The airlines keep tweaking the schedules by a few minutes so I need to recheck emails with the itinerary. MSU’s Dieudonne Baributsa oversees many of the logistics for the travel. When he first gave me a proposed travel itinerary, I was surprised that he had us on a flight arriving in Aleppo, Syria at 2:00 in the morning! Pity the Syrian host meeting us -- we will be too jetlagged to know the time. Dieudonne explained that it is common for several flights of travelers to collect throughout the day in a city like Istanbul, Turkey (one of our stops), and then after midnight, flights depart on less traveled routes to places like Aleppo and Bishkek, Kyrgyzstan. When it is time for us to return to the USA, we will experience the reverse schedule – flights will leave extremely early in the morning, collect larger numbers of travelers in Istanbul and then depart during the day for the USA. My travel path will be Detroit – (1)Amsterdam – (2)Istanbul – (3)Aleppo. Then several days later, Aleppo – Istanbul – (4)Bishkek, Kyrgyzstan. Some of the layovers in Istanbul are long (10-12 hours) – exhausting, but a chance to get a quick look around Istanbul.

Monday, May 18, 2009

MSU scientists head to 4th annual meeting in Central Asia

The Central Asia IPM Project formally began in 2004. Collaborative projects take time to setup: securing funding, building multi-country relationships, performing the work, and always lots of reporting. The members of the project met in Uzbekistan in 2005, Kyrgyzstan in 2006, Tajikistan in 2007 and now back to Kyrgyzstan in 2009. The project employs a post-doc (local citizens) in each of these countries. The images in the early blog entries are from these visits.

The blog is being initiated now to share news from the travels to take place May 26-June 6, 2009. This time, along with a Central Asian IPM Forum, there will be a Pest Diagnostic Workshop in Bishkek, led by colleagues from the Ohio State University and Montana State University.

Friday, May 15, 2009

Three great reasons to love working in Central Asia

Why do a bunch of entomologists from Michigan keep returning to Central Asia?

#1 - The people.
They have been kind, generous and thoughtful hosts and collaborators. Below, a Tajik farmer during a field visit with the team in 2007; and girls take a break from helping with their family's field work.

#2 - Did we say many of us are entomologists
(we study insects)? Below, a honey seller in an Uzbekistan market. Note those clever bees are taking back their honey (see closer view on right). The second image shows a Tajik entomologist with his beneficial insects collected from native plants as part of the project work.

#3 - The beauty!
Below is a mosque in Samarkand, Uzbekistan and mountain view in Tajikistan.

There are many more reasons -- you'll see in future postings about our travels and the work we've accomplished in partnership with fellow scientists in Central Asia.

Posted by JL.

Working with the “Stans”

When we tell people the IPM project collaborates with colleagues in Uzbekistan, Tajikistan, Kyrgyzstan and Kazakhstan, they are often unsure where these countries are. But, if we say they are located by all the other "stan" countries, then we get a flash of recognition.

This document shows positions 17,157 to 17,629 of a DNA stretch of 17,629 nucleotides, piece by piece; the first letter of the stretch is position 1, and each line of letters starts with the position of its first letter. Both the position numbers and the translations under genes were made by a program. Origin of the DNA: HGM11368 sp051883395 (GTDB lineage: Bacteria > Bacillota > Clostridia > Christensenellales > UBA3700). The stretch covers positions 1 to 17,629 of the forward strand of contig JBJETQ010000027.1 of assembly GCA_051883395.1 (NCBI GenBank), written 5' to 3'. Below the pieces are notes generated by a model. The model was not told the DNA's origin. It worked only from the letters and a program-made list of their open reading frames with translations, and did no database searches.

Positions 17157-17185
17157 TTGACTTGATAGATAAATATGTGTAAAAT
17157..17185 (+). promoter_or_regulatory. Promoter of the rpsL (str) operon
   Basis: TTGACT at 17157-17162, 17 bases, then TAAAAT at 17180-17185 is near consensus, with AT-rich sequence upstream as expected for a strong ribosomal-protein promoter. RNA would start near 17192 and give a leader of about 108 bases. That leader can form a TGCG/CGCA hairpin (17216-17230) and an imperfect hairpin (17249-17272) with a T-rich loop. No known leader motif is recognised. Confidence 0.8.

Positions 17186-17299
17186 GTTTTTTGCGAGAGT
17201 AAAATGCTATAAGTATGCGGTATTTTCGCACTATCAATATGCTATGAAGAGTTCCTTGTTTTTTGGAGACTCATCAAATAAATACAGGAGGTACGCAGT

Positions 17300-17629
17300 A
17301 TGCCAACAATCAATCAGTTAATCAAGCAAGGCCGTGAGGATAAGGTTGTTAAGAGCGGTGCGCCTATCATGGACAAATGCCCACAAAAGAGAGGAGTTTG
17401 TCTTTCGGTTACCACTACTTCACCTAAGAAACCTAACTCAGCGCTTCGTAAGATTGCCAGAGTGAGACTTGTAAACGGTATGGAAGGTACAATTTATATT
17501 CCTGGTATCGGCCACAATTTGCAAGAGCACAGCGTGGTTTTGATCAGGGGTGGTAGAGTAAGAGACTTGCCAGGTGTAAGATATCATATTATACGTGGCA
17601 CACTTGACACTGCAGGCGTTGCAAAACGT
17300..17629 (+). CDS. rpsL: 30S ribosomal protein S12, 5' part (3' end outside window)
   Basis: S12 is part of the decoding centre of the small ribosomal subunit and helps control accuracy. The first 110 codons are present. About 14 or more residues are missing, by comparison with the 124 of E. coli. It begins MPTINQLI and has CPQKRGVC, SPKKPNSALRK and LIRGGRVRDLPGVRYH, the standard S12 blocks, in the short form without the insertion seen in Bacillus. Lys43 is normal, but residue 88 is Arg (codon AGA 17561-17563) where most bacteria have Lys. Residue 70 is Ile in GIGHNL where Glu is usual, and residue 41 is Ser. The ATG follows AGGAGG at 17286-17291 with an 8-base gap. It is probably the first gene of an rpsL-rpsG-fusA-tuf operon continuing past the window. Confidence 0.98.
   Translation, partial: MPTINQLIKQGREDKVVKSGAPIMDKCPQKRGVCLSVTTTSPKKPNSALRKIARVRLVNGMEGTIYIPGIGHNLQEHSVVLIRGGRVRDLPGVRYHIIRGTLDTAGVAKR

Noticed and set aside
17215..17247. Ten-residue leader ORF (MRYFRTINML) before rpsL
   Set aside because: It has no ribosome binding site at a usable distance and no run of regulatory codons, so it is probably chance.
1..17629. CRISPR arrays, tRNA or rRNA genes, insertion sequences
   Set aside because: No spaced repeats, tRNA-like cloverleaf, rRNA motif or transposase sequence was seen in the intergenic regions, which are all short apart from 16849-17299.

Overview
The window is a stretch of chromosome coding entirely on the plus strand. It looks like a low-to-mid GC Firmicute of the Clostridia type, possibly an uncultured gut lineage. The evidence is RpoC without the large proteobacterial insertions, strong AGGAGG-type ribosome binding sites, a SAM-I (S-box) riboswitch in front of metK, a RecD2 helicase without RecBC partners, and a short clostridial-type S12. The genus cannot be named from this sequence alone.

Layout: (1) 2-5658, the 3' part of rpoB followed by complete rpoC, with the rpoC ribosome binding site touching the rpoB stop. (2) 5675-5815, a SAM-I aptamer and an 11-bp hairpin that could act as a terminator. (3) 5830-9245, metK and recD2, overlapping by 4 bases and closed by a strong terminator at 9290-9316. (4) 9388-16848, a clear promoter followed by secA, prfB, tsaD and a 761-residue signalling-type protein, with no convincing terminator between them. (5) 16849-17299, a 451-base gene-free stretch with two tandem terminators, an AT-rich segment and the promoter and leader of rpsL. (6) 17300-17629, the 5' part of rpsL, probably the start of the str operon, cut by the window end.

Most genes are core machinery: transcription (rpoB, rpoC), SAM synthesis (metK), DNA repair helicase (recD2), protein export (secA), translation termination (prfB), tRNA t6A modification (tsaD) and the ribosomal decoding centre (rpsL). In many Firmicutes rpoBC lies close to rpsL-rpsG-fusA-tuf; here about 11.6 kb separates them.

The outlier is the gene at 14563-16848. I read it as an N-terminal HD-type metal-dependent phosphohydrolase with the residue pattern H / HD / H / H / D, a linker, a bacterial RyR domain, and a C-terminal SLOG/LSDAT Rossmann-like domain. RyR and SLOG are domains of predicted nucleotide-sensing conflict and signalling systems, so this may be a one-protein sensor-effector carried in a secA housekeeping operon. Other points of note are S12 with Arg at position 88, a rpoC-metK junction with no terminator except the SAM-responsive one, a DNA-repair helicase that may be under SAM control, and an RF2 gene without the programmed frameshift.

The suffix "stan" means "land of," so Uzbekistan is the land of the Uzbeks, and Tajikistan is the land of the Tajiks and so forth. These countries have overlapping populations of various ethnic groups with distinct cultures. During the 20th century, they were part of the Soviet Union until it was dissolved in the early 1990's.

Our travel in late May and early June will take us via Amsterdam to Istanbul, Turkey; Aleppo, Syria; and then Bishkek, Kyrgyzstan. Here's a map that shows the region (courtesy of the library of Univ of Texas web site). Kyrgyzstan is a little hard to read -- it is the blue-green country at the far right of the map.

Posted by JL.

Friday, May 8, 2009

Catching up the immune system

We work with Integrated PEST Management (IPM). It doesn't pay to be lax with immunizations if you don't want to personally meet pests when you travel. This morning I got shots, pills or testing for tetanus, hepatitis A&B, typhoid and TB. Heard lectures on rabies and various influenza. Hurray, no yellow fever to be concerned about on this trip. All of this at today's visit to the travel clinic. We will take extra precautions with mosquito repellent.

About that pest management, for this team we address mostly insect pests of agriculture, but sometimes plant diseases, weeds and nematodes are part of the project.
Posted by JL.

Thursday, May 7, 2009

Preparations ... and about us

I have the opportunity to travel with the Central Asia IPM (Integrated Pest Management) group to a regional 2009 IPM forum in Bishkek, Kyrgyzstan. I am the web designer for the project at Through my work as a communicator at Michigan State University, I've Twittered, Facebook-ed, adopted Delicious and other social media... but no blogging. Time to explore. (The image shows the project's home page.)

This project is funded by US AID, is an IPM CRSP (Collective Research Support Program) project and involves, in the United States, Michigan State University and the University of California - Davis. Additional blog entrees introduce our Central Asian partners.
Posted by JL.